ANNA WITESKA, then a student at University College London, London, United Kingdom, received funding in October 2006 to aid research on 'Making Political Subjects in Post-Socialist Poland: Memory Workings among 'Veterans' and 'Victims of Opression,'' supervised by Dr. Michael Sinclair Stewart. Research focused on the local performances of national memory politics in the aftermath of the communist regime in Poland. Looking at the processes of objectification of the communist past taking place in the authoritative settings (courtrooms, the Institute of National Remembrance, exhibition halls, official commemorative rituals, unveiling of monuments) she searched for discursive and symbolic patterns of inclusion and exclusion of political subjects into/from the commemorative landscape of the Polish historidzed state. The grantee worked mainly with two broadly defined categories of people who got politically engaged during communism: the ex-officers of the Ministry of Interior Affairs and the anti-communist activists. Combining participant observation in various institutional settings with archival work, discourse analysis, and in-depth interviews with individuals, the project tackled the mediating role that the state-institutions, their agents, and representations produced by them, have played in individual processes of remembering, commemorating, and recalling. Research findings deal with ways in which overlapping ideologically loaded notions of state, nation, sacrifice, duty, authority, democracy, Catholicism and justice become differently reconfigured in individual actions concerning the communist past. This research points towards the ambiguities of the Polish allusive model of retroactive justice and their consequences for the homo politicus of the past political era.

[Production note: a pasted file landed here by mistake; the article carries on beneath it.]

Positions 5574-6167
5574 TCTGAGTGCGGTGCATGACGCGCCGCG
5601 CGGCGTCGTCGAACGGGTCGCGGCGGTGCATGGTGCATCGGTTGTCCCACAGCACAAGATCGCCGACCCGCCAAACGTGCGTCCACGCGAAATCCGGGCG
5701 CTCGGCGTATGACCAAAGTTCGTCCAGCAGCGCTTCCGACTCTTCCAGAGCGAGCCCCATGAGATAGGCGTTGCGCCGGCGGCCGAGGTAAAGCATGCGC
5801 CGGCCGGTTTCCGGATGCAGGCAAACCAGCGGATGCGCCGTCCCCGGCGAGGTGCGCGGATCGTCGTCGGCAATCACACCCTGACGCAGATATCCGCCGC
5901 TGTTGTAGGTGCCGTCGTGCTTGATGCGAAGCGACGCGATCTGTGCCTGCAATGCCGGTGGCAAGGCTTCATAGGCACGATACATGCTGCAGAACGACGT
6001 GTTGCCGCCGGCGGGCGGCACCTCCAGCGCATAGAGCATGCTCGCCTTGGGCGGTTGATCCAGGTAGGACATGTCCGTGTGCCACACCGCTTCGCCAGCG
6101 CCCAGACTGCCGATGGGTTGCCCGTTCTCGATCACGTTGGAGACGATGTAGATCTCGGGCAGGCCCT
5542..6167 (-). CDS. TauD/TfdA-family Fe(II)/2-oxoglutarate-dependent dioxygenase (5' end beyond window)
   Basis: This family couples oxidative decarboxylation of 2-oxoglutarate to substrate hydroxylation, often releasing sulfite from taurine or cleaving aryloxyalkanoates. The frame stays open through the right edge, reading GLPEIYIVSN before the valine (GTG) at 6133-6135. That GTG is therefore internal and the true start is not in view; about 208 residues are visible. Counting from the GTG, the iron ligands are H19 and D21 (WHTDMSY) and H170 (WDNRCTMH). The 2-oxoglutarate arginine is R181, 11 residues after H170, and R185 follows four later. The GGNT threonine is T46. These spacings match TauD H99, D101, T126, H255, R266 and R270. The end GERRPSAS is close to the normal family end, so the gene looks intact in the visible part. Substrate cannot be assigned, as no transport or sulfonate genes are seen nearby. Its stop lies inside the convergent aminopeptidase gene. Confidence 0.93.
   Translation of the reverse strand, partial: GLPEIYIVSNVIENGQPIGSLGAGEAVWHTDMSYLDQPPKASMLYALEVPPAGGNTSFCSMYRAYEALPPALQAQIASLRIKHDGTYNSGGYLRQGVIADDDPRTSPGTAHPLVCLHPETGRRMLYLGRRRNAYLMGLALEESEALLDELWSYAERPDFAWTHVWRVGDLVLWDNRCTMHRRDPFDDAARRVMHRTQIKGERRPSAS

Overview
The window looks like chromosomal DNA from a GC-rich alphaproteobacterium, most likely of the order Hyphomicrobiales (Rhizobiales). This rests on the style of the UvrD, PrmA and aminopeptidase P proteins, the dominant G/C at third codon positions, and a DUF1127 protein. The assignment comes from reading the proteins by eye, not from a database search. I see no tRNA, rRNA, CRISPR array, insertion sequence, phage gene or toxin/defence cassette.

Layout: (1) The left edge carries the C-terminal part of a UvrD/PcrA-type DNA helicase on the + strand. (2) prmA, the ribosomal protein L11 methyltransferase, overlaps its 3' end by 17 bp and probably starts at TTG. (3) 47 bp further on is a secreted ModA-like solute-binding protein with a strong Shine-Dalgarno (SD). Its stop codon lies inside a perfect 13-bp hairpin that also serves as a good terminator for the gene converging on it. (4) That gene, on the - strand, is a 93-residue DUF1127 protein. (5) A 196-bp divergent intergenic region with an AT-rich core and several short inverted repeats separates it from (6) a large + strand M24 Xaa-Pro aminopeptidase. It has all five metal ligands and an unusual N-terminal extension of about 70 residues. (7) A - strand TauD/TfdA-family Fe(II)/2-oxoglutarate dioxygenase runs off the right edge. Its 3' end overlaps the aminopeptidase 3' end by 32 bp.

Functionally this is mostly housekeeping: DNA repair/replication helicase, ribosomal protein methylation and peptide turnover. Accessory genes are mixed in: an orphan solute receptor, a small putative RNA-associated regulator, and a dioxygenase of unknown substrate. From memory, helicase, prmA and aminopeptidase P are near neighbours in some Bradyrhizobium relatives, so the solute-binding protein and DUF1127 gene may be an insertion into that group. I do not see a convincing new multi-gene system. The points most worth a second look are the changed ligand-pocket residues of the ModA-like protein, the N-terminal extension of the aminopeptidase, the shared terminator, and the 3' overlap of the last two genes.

Witeska-Mlynarczyk, Anna. 2007. Proces W Transkrypcji. (Op.Cit.,) 3(36):41-46